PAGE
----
We have not been lacking water this month! The amount of rain we’ve had (and that’s on the way according to the forecast) has been a big help keeping the river up and stained. Good news if you like to throw streamers on sinking lines and stout rods. Bad news if you like to spot and stalk risers…for now anyways.
My little cousin Lew with a not so little brown during our family’s annual Trout Camp Weekend.
There are bugs hatching: hendricksons, sulfurs, stones, march browns, even saw some black quills on the lower Au Sable last weekend. Yesterday in the cold rain Devon mentioned how he wished he still had his winter jacket still in the storage compartment on his skiff. And even while blowing into our hands in a vain attempt to warm them up, we still saw a couple bugs. Just not much feeding on bugs due to the conditions I feel. The higher water has washed a lot of food into the creek on top of what was already in the river. The salmon fry numbers have been up with the warming water, there are still a few steelhead spawning and the worms have been all over on the warm/rainy days. Needless to say some of the fish are getting picky in terms of what and when they want to eat.
My wife Katelyn, 36 weeks pregnant, still showing me how it’s done!
The streamer fishing has been great for the most part. I think the cold front threw the bite off a little yesterday but for the most part we’ve been rolling a lot of fish on our floats with a few nice ones actually committing. Like old time river guide Bob Nicholoson used to say, “I get one out of around every 6 or 7 before I get the one with the Dunce cap to chomp on it.” He wasn’t kidding. Especially when the food has been plentiful, the trout will make quick assaults on the fly, bumping or pecking at it as they flash wildly behind it. Some of these are just dramatic refusals, others are just half hearted attempts. The rest, like what occurred the other day when a fish came completely out of the water somersaulting right next to the boat as Stephen was about to re-cast, just can’t be explained.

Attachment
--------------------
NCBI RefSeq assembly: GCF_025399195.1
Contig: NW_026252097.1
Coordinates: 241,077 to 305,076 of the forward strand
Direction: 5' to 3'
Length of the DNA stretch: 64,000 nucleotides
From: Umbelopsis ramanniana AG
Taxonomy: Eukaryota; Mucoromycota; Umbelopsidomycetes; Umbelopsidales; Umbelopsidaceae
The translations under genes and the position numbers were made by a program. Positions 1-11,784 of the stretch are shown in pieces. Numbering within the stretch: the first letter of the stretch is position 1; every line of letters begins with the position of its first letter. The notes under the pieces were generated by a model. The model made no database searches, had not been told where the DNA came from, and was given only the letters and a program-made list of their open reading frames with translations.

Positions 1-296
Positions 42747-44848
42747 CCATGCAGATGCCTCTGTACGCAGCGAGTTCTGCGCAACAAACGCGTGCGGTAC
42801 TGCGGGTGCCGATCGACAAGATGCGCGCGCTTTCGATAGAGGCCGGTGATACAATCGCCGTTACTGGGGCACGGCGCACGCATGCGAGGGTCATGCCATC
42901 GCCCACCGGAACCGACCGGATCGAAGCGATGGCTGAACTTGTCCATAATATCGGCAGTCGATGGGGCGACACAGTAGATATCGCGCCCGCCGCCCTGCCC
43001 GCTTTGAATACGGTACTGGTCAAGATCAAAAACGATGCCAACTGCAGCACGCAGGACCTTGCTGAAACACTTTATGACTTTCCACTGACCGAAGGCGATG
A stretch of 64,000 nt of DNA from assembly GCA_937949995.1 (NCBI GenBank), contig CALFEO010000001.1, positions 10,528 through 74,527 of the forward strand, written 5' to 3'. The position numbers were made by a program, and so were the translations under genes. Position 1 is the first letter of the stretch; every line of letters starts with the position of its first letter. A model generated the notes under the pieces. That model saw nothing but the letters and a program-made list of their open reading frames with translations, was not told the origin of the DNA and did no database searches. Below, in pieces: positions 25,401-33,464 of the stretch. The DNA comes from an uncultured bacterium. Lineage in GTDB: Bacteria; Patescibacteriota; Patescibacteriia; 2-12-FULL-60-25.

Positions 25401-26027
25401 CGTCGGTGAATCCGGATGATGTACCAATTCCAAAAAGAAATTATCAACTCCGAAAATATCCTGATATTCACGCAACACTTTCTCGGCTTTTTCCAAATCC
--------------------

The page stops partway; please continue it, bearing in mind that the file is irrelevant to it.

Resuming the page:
Stephen moved a few trout on streamers this day!
Fly color has been white for my boat. White/chartreuse or cotton candy double deceivers on the bigger waters have been working well. When the sun pops out, yellow has been moving fish. Other guys have been doing well on black and/or black and copper. Put that fly as close as you can to the bank without snagging it and be ready, those trout will be on it as soon as it hits the water sometimes!
JC with a prime example of a Pere Marquette River carnivore from last year’s photo vault.
If you haven’t experienced a good drake happening on this river, which tends to be a little more fickle than other drake hatches around the state (especially our grays), you need to! One of the PM’s marquee hatches, the gray drake can yield an amazing evening rise. Beginning just before the hexes start, the gray drakes bring up the same quality of trout that rise during the hex with a fraction of the angling pressure. Usually happening right at dusk but can extend into the night if there is a substantial spinner fall, these bugs are a lot of fun to chase!
Another from the vault, my personal best on a gray drake. Thanks again Dev!
Also had a chance to see some cool footage of anglers in the 1930’s at the Flint Rainbow Club catching trout and casting from classic McDougal riverboats which was pretty sweet. Stop in the museum in downtown Baldwin to check out one of these historic guide boats and see photo’s of the river from a hundred years ago! Also be sure to check out the WORLD’S LARGEST brown trout statue across from the museum next time you drive through town on M-37. So much to see, so little time. A common predicament in northern Michigan!
Kyle Hartman – Guide
Pere Marquette River Lodge
231 745 3972
Flow997 CFS @ Scottville
Water Temperature48-54 degrees
Best time of day to fishAll day!
Recommended Leader9' Mirage leader
Recommended Tippet0x fluoro
Best Rod Outfit9' 7wt
6 day outlookGrand Rapids50°69°Tue67°Wed66°Thu68°Fri72°SatWeather from OpenWeatherMap
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